Maybe Alvin Lee was not as well known as his fellow countrymen Eric Clapton, Jimmy Page, and Jeff Beck, and was often confused with Albert Lee, but his rapid-fire fingerstyle on his Gibson ES-335 certainly turned heads, and he would become a legend soon enough.
Born Graham Anthony Barnes (December 19, 1944 - March 6, 2013) in Nottingham England, started playing the guitar at 13, and two years later formed a band called the Jaybirds with his mate Leo Lyons on bass. The boy was lured to music by the sounds of Big Bill Broonzy and Lonnie Johnson on his father’s records, something he would mention years later on tour in America, “The strange thing was we had gone to what I considered the home of the blues, but they never heard of most of them, and I couldn’t believe it, - ‘Big Bill who?’ We were recycling American music and they were calling it the English sound.”.
But in the early years the Jaybirds played mostly the club scene in Hamburg Germany, following in the Beatles footsteps, yet it wasn’t until they moved to London, and changed their name to Ten Years After (TYA) did things start to take off. Fun fact: the band took its name from the emergence of Elvis Presley 10 years before; Alvin was a massive Elvis fan. In fact in 2004, he would record In Tennessee with Elvis’ lead guitarist Scotty Moore, and drummer D.J. Fontana. Things got rolling when they were invited to play at the Windsor Jazz & Blues Festival in 1967. It led their first recording contract, a self-titled record that found its way to some San Francisco radio station, which tweaked the ears of one Bill Graham, the famous promoter, and he invited them to the U.S.. The American public were enthralled by his mercurial playing, and the material was a creative blend of blues, rock, and swing jazz; the romance was on! They landed ‘the big stage’ at the fabled Woodstock Festival in 1969, where Alvin put on a virtuoso performance by shredding a cover of I’m Going Home that was captured on film and put into the documentary about the event. He set a new standard that day, a must see for guitarists the world over. Pretty soon they were playing stadiums and arenas globally, and they toured the USA 28 times in 7 years, more than any other British band.
Perhaps their most notable albums were Cricklewood Green (4th record), engineered by Andy Johns whose “studio tricks and sound effects, blues-based song structures, a driving rhythm section, and Alvin Lee’s signature lightning-fast guitar licks into a unified album that flows nicely from start to finish” (AllMusic), and Watt (5th record) which includes a cover of Sweet Little Sixteen by Chuck Berry. Their top 40 hits were I’d Love to Change the World, written by Lee, but he wasn’t so sure it was their style, “I hated it because it was a hit. By then I was rebelling and I never played it live, to me it was a pop song”, and Love Like a Man (#10 U.K.). As for albums, they reached the top 40 U.K. charts 8 times, and made 12 entries on the U.S.Billboard 200.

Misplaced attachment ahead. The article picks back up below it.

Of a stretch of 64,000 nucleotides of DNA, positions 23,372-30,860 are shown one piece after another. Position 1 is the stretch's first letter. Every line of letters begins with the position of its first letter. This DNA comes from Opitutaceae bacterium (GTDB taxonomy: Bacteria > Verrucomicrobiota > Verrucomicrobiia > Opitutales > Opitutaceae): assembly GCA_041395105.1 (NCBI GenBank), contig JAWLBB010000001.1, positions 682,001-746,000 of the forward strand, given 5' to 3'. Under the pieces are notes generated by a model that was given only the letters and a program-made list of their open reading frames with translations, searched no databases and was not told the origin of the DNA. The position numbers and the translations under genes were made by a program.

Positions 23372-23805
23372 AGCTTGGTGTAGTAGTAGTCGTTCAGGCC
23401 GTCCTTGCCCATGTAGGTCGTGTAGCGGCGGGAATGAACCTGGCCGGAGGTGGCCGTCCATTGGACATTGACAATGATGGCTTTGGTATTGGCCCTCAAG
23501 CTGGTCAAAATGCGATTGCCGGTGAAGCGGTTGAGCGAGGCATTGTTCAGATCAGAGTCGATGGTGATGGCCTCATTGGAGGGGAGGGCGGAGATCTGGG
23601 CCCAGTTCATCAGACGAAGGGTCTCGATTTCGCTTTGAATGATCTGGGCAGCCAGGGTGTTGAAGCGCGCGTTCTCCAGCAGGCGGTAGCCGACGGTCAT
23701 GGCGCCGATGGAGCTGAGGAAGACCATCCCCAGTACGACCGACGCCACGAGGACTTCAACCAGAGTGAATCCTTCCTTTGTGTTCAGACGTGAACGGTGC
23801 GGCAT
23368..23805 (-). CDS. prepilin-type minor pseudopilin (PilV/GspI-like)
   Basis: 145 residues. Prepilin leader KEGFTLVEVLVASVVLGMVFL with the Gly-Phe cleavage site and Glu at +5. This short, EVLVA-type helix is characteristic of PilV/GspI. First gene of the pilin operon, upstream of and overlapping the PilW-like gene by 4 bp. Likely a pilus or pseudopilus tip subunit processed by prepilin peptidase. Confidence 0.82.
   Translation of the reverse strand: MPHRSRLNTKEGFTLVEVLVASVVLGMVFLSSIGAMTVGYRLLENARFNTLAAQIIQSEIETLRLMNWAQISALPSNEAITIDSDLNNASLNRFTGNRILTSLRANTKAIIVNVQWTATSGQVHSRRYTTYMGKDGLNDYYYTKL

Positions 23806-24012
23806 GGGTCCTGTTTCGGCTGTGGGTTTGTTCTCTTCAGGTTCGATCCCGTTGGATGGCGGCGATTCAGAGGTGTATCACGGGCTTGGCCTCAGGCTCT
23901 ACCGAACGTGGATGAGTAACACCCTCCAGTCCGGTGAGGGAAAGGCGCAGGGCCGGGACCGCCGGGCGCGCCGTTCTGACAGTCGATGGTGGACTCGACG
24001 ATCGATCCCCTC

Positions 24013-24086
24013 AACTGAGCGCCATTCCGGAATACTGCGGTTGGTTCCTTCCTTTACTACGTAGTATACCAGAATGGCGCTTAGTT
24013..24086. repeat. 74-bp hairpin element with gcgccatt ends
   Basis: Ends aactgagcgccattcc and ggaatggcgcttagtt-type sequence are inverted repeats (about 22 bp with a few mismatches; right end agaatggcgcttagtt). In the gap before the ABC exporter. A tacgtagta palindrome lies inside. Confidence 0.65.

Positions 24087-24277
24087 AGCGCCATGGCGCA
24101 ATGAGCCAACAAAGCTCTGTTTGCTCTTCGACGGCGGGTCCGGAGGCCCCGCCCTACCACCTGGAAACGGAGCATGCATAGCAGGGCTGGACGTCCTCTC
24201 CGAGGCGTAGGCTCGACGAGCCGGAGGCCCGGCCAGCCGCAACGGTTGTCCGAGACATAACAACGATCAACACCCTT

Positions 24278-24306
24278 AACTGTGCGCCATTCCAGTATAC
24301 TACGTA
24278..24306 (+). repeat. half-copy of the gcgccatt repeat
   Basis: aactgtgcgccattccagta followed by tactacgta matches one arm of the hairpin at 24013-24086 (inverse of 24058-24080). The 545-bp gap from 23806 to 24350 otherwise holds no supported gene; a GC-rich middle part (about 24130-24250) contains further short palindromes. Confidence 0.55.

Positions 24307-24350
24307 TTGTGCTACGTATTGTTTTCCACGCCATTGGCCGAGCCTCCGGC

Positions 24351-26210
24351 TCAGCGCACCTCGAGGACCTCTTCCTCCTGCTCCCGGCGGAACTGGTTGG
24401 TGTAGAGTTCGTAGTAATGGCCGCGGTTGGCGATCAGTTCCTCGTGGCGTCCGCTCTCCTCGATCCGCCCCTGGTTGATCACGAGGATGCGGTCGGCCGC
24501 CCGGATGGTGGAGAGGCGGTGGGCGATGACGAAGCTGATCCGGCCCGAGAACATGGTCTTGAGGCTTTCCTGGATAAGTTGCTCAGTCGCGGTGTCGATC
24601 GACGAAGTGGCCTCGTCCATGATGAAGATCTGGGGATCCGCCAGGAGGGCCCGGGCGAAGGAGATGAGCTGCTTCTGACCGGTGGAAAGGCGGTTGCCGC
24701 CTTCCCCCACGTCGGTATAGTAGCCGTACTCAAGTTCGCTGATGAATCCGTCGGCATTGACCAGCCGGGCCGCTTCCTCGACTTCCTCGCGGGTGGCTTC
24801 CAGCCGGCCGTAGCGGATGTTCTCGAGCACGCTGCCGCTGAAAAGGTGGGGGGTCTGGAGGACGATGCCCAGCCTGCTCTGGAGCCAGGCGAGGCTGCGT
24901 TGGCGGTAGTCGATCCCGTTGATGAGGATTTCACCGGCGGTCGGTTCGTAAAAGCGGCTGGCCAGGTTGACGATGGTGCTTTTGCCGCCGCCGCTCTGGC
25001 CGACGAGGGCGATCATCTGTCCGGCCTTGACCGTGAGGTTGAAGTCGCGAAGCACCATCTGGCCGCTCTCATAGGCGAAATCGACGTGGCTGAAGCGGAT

In the early 70s Lee grew tired of the band’s limits and went looking elsewhere. He teamed up with American gospel singer Mylon LeFevre and a host of others such as George Harrison, Mick Fleetwood, Steve Winwood and Ron Wood to record On the Road to Freedom which won accolades from the critics, and led the way in country rock. He formed Alvin Lee & Company a year later and played at the Rainbow in London which became a double album release called In Flight. It is a rousing mix of rock, rhythm and blues, and an Elvis number just because. He called the band his “funky little outfit”, and they would be with him for 2 more releases, Pump Iron and Let it Rock.
In the late 70s he put together a trio and called it again, Ten Years After, with Tom Compton on drums, and bassman Mick Hawksworth. They would burn 2 albums Rocket Fuel and Ride On and hit the road once again in the early 80s, filling venues across Europe and the U.S.. Then he went through yet another twist in direction collaborating with Rarebird’s Steve Gould and Mick Taylor joined hooked up on another tour.
Mr. Lee amassed over 20 albums, featuring two side by side 90s collections called Zoom and 1994 (I Hear You Rockin), with guest George Harrison, whose delicious slide guitar mixes with Lee’s solos, especially on 1994’s The Bluest Blues, which has been described as the most perfect blues song ever recorded.
All in all, he stayed true to his roots, completely independent and without any outside influences. He did it his way, and the world responded enthusiastically, proving that he certainly was the real deal, and even if the Pages and Becks got most of the limelight, it was just the way he wanted it, a low profile, with high quality material.
Alvin Lee passed away on March 6, 2013, of heart operation complications in southern Spain. In response to his I’d Love to Change the World, you certainly did Alvin, you certainly did.